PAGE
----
Everything's OKeh

Sony have relaunched the legendary OKeh label to issue new music that reflects the global scope of jazz today, with artists ranging from David Sanborn to Dhafer Youssef

Jazz followers may have done a double-take on noticing lately names such as Bill Frisell, John Medeski, Michel Camilo and David Sanborn associated with the venerable OKeh imprint. Nearly a century after its first releases in 1918 the label, founded by Otto K. E. Heinemann, has been revived by Sony as the conduit for a new generation of jazz.

Other new signings include Dave Holland (his new group Prism with Craig Taborn, Kevin Eubanks and Eric Harland), Dhafer Youssef (with Nils Petter Molvaer and Eivind Aarset) and Craig Handy with a New Orleans take on the music of Jimmy Smith. New label boss Wulf Müller told JJ that the presence of a worldish artist such as Dhafer Youssef (pictured) is nothing unusual for the label.

“OKeh did already in the 1920s bring Czech, Hungarian, German and traditional Jewish music to the US to cater to the immigrants there.” OKeh’s early “race records”, coming before the integration of jazz into the Western mainstream, were in a sense also recordings with a “folk” identity; likewise its location recordings of country artists.

There’s a nice tension in that this latest revival is arguably (given that its early subjects such as Oliver, Ellington and Bechet were completely modern in their time) the first time OKeh has been devoted to “modern” jazz, having bypassed vast swathes of self-consciously modern music such as bebop, cool and free. But Wulf Müller recognises that jazz today is a global phenomenon, aesthetically and economically, not just merely “modern”. OKeh’s own mixed tradition is the reason, he says, that Sony has launched its new jazz programme under the OKeh banner.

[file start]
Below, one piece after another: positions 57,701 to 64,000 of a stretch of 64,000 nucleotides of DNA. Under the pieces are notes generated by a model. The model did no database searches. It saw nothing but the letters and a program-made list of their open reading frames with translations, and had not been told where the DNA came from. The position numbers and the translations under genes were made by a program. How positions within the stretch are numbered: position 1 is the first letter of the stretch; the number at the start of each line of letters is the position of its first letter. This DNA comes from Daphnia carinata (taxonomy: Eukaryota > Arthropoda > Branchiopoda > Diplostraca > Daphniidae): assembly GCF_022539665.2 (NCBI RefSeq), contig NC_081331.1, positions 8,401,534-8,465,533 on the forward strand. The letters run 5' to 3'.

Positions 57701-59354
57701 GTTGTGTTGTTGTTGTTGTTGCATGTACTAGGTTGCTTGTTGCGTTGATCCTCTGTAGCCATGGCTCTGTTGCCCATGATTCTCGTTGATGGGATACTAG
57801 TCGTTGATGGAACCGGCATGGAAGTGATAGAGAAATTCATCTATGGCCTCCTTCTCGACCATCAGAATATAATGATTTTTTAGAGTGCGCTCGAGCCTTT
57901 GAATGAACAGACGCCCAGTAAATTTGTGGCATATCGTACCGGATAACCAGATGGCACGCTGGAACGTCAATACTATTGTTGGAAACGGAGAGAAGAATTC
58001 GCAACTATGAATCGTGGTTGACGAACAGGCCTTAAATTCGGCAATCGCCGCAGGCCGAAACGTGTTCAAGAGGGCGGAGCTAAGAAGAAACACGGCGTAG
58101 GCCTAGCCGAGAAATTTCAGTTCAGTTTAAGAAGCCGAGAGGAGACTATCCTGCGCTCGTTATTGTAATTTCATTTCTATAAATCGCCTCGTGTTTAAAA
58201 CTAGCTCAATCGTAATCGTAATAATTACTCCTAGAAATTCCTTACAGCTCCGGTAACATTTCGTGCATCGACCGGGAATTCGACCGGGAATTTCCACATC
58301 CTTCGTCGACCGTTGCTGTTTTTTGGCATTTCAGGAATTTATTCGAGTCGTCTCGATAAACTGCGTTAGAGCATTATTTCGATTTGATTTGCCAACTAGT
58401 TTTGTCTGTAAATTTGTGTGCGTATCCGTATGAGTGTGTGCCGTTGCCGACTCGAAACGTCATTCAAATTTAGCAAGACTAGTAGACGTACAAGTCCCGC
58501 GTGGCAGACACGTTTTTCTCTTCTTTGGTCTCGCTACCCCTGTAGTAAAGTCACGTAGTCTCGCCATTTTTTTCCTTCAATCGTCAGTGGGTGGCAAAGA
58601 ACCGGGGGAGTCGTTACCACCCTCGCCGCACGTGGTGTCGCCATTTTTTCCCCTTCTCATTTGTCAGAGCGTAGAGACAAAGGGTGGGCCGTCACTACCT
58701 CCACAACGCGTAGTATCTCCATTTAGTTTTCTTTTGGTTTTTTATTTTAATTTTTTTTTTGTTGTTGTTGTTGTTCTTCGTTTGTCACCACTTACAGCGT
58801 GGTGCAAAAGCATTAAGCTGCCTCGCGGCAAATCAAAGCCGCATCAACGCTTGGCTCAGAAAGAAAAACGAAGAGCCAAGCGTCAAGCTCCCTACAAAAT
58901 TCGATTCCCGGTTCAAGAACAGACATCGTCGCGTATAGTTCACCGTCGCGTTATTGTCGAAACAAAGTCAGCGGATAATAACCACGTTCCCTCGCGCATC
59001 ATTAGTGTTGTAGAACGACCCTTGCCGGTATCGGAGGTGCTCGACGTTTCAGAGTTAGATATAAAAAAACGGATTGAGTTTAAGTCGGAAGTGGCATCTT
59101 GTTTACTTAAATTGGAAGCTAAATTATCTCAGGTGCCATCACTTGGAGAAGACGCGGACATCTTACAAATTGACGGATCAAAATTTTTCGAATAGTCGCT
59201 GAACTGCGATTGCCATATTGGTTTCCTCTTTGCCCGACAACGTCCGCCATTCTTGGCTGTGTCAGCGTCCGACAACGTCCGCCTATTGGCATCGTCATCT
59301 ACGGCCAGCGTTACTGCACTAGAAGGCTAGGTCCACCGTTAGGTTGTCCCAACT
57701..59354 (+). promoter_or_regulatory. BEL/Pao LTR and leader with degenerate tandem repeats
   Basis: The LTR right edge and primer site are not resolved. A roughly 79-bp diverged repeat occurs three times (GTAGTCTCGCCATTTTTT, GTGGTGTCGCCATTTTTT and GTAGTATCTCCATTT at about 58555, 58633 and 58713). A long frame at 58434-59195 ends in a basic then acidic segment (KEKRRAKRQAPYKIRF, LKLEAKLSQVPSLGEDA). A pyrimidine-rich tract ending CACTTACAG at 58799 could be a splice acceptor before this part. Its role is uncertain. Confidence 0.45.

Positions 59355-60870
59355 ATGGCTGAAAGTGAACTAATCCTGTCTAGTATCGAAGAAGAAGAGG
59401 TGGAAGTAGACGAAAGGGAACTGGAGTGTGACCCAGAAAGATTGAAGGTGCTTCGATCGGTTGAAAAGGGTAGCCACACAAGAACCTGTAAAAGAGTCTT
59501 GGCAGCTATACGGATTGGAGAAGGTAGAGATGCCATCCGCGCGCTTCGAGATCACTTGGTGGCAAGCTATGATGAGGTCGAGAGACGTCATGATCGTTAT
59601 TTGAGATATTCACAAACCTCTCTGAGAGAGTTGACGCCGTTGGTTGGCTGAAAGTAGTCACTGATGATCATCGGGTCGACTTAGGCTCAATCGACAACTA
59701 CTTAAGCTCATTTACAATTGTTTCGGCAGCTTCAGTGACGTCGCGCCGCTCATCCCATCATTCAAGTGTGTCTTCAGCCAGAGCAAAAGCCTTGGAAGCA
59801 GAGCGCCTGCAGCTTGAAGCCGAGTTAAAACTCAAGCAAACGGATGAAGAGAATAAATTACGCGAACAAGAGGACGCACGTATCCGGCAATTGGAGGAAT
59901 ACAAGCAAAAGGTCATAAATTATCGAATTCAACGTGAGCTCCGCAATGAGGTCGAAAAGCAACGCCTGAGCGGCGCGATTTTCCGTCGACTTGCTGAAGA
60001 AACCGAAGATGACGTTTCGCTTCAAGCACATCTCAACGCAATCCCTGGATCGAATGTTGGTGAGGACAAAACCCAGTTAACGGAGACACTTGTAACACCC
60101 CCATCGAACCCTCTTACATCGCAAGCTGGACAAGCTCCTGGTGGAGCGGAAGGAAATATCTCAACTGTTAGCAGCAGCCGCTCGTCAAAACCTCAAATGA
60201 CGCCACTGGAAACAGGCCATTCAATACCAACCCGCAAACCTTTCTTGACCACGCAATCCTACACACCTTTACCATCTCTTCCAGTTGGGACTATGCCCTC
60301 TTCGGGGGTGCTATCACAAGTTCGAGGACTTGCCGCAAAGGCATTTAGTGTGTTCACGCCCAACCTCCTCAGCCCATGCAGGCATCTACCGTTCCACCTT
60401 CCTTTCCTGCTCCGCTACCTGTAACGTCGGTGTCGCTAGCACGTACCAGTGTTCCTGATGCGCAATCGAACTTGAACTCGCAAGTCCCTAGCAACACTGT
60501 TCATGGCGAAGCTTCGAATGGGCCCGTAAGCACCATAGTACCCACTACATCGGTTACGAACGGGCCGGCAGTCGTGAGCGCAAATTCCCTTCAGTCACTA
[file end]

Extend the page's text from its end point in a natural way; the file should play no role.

“OKeh has a tradition of great recordings by great jazz artists, but as well has always been open to other music genres and especially ones related to jazz – blues and world music. And that is what I want to achieve again – high quality recordings with established and new artists who can bring something new and exciting to jazz.” Reflecting its internationalist origins, “Global Expressions in Jazz” is the revived label’s slogan.

Sony have also issued a series of multi-CD back-catalogue collections featuring Paul Desmond, Stan Getz, Wayne Shorter, Woody Shaw and more.

Photo of Dhafer Youssef by Laurent Edeline

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